But on the other hand, most of the almost 500 managers and executives who responded to our survey said that getting organisational buy-in is the biggest single obstacle to their success with CSR.

Clearly, there is still something at the core of many organisations that says they don’t get it. What’s going on here? Why has senior organisational management still not fully comprehended that the opportunities flowing from CSR require full strategic consideration?

I think the issue lies with the nature of the CSR function itself: probably the most cross-functional, cross-silo business discipline to emerge so far in the history of management. It requires a profound level of cross-business functionality and integration to be effective. This is a real challenge to most companies, which are founded on vertical accountabilities.

There are opportunities for change, however.

Organisations typically change because changes are forced upon them from outside. This could be a catastrophic event (a natural disaster impacting on their business, a corporate scandal à la Enron); it could be a profound change in the business environment (such as via the introduction of a carbon tax); or it could be changing requirements from their stakeholders.

Businesses experience these impacts to varying degrees and in different ways. In Australia, some organisations may be impacted by all three. However, I see the most widespread impact coming from the changing expectations of stakeholders. They are becoming more sophisticated in their expectations of organisations, and this extends to their expectations of how CSR is operationalised in businesses.

Just as awareness of ‘greenwashing’ has expanded, many stakeholders are all too aware of whether a business treats its CSR activities as an opportunity for risk minimisation or reputation enhancement at the expense of genuine collaboration and value creation.
Our report’s research emphasises stakeholder engagement is the key capability for organisations to deliver enhanced CSR performance, with its positive business flow-on effects.

There are three reasons why this should translate into a more integrated strategic role for CSR:

1. Issues raised by external stakeholders will increasingly be aimed at the strategic intent, rather than the local impact, of the business.

2. Stakeholders can often drive innovation through working with businesses to address issues of mutual interest. For example, Procter and Gamble has opened up its innovation process to people outside the organisation and expects to reap $3 billion in annual sales growth as a result.

3. There will be fewer ‘low hanging fruit’ for organisations to harvest in business improvement processes. At the same time, increasing regulation will drive a need to innovate to reduce costs. CSR holds the promise of helping to solve this problem.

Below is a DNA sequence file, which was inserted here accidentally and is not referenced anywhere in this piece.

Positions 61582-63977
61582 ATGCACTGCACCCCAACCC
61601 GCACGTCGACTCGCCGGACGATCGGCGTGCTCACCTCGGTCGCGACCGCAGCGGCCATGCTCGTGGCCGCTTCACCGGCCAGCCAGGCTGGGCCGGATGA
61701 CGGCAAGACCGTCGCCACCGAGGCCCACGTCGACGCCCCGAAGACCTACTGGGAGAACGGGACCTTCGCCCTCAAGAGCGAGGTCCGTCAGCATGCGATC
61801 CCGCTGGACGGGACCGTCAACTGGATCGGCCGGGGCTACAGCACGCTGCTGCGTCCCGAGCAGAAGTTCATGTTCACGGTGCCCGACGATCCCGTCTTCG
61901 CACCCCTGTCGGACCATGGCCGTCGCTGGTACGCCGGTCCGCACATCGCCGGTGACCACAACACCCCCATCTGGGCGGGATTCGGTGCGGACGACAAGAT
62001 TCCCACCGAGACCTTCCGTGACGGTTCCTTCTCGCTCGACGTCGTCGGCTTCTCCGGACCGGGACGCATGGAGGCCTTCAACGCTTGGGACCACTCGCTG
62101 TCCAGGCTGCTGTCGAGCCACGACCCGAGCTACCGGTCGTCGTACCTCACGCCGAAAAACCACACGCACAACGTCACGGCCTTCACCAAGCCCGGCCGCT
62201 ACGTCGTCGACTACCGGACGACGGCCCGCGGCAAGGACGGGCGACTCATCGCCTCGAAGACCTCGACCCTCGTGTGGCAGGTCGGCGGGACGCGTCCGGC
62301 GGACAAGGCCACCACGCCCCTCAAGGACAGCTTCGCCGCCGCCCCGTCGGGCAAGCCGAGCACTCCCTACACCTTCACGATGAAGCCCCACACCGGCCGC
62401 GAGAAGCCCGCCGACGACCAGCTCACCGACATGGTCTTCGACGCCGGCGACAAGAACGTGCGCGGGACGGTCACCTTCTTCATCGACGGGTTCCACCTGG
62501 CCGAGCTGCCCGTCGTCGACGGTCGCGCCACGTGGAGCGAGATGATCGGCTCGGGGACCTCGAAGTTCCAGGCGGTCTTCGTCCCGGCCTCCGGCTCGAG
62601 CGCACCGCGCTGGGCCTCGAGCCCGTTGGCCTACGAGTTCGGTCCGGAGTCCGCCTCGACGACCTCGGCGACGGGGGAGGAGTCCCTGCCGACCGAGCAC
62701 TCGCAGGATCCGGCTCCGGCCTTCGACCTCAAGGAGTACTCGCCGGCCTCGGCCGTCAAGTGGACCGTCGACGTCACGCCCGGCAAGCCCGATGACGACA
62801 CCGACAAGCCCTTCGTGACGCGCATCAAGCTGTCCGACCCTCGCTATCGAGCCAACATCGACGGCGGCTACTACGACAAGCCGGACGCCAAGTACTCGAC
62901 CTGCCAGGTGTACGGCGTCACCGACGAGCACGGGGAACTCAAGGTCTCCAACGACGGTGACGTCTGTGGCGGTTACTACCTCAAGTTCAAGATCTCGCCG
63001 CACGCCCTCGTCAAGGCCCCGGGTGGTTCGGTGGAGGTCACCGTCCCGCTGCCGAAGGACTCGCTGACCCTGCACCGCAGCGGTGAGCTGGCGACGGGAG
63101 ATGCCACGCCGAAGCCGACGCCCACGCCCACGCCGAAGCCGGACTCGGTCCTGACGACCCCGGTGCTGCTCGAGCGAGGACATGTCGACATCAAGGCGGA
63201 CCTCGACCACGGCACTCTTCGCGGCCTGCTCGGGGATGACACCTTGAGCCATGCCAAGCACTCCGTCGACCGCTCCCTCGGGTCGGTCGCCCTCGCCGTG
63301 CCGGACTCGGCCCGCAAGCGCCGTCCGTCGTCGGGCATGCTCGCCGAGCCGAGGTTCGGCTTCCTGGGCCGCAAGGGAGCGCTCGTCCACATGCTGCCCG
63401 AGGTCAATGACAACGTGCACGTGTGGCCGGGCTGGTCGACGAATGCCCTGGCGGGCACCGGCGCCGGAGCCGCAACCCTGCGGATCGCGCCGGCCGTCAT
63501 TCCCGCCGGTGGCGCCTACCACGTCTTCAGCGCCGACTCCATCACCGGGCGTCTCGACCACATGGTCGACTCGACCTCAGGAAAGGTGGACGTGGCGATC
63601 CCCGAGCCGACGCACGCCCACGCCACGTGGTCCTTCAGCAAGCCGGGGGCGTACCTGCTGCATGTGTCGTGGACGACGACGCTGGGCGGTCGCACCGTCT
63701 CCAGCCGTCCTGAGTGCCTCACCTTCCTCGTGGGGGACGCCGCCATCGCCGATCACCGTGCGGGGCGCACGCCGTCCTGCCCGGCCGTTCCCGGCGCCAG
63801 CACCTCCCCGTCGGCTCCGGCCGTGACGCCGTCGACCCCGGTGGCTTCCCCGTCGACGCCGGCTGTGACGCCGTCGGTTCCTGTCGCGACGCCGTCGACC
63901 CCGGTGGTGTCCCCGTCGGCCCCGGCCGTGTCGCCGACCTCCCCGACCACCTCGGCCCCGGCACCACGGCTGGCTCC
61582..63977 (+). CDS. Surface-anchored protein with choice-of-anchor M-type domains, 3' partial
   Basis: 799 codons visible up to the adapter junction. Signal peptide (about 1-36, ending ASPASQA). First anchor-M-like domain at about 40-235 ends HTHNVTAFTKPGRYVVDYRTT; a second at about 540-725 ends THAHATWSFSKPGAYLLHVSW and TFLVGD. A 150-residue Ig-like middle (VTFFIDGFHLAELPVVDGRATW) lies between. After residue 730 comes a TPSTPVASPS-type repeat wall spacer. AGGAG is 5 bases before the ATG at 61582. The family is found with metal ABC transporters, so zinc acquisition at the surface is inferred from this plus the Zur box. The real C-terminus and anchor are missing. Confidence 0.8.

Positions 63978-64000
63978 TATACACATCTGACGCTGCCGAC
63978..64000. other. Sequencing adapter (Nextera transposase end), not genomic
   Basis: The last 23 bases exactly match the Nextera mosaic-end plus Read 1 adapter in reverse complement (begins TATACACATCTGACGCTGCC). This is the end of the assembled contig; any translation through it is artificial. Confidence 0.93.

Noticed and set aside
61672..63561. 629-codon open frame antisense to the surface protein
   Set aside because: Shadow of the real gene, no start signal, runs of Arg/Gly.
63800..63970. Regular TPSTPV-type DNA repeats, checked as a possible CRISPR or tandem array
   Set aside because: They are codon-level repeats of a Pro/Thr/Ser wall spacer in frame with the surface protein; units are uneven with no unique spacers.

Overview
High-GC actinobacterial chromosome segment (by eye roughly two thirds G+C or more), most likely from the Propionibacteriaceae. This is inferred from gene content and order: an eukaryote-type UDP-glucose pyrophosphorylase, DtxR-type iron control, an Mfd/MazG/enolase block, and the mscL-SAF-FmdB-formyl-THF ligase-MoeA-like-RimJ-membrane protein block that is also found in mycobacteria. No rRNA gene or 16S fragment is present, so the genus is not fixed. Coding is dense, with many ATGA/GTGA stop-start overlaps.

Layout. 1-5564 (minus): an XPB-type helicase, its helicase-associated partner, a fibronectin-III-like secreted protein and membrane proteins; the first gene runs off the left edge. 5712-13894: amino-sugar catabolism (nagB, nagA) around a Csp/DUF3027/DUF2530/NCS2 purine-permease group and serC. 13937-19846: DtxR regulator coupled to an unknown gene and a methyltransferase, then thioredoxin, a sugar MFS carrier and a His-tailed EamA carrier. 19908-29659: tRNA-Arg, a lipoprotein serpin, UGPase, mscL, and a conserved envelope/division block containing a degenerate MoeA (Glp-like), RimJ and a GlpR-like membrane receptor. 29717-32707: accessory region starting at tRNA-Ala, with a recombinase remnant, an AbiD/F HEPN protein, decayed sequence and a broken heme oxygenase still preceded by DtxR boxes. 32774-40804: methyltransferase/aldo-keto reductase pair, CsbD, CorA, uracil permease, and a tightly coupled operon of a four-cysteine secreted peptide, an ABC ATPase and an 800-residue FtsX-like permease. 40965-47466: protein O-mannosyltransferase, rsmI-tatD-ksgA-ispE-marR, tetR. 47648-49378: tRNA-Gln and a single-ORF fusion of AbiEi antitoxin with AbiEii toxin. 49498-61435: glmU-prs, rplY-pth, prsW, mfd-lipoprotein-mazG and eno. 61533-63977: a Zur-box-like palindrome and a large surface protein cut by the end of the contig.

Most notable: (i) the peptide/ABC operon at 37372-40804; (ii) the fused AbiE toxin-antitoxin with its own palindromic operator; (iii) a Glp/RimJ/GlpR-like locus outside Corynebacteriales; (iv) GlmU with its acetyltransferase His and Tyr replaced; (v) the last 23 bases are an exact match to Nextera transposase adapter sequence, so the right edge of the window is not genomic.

Change is part of business and successful ones adapt and move forward. The adoption of a more comprehensive approach to CSR will help achieve this.

How do you think CSR can help organisations adapt to change?


Dr Leeora Black is Managing Director of the Australian Centre for Corporate Social Responsibility (ACCSR). The question of how to manage large and complex organisations for responsible business outcomes is a major focus of her consulting work. Why not visit the ACCSR Blog at

Tuesday, April 19, 2011

The CSR 2.0 Principle of Scalability - The Limits of Ethical Consumerism

What makes Wal-Mart such a good example of scalability is not just its size, but the principles underlying its actions, such as mainstreaming sustainability, measuring total impacts, empowering customers, working with suppliers and setting audacious goals. The lesson of history is that the ‘ethical consumer’ is the enemy of progress!

That may seem like a crazy thing to say, but here is why I say it. Simply put, by creating a premium-priced, niche market for ‘ethical consumption’ (whether it be organic, fairtrade or eco-friendly), companies have been able to present a responsible front to the world, while leaving the vast majority of their products – which are, by implication, less than ethical – unquestioned and unchanged. At the same time, a small group of usually well-to-do Western consumers have been able to ease their conscience by feeling that they are making a positive difference.

Now let me be clear. I am not against organic or fairtrade or ecofriendly products per se. That would be insane. Clearly, there are groups of producers – usually poor farmers in the Third World – that have benefited from these initiatives. What I am against is the voluntary nature and premium pricing of sustainable and responsible products. The combination of these two factors has ensured that, with one or two exceptions, these products have never gone to scale. As compared with the total and ongoing impacts of mainstream shopping habits, ethical consumption, laudable as it is, has remained marginal at best and totally insignificant at worst.

Let’s look at some of the facts. The UK Soil Associate launched the world’s first organic standard in 1967 and Germany launched its Blue Angel eco-label in 1978. The first fairtrade coffee, introduced by the Max Havelaar Foundation, was in 1988, and the Rainforest Alliance launched its SmartWood certification in 1989. So we have had more than 40 years of ethical consumption. And where has that left us? Well, certainly, it is a growing trend. In the UK, where the proportion of ethical consumers is among the highest in the world, a survey of 4,000 consumers by PwC found that shoppers buying Fairtrade products rose from 20% in 2005 to 50% in 2008 and organic food purchasing increased from 22% to 43% over the same period.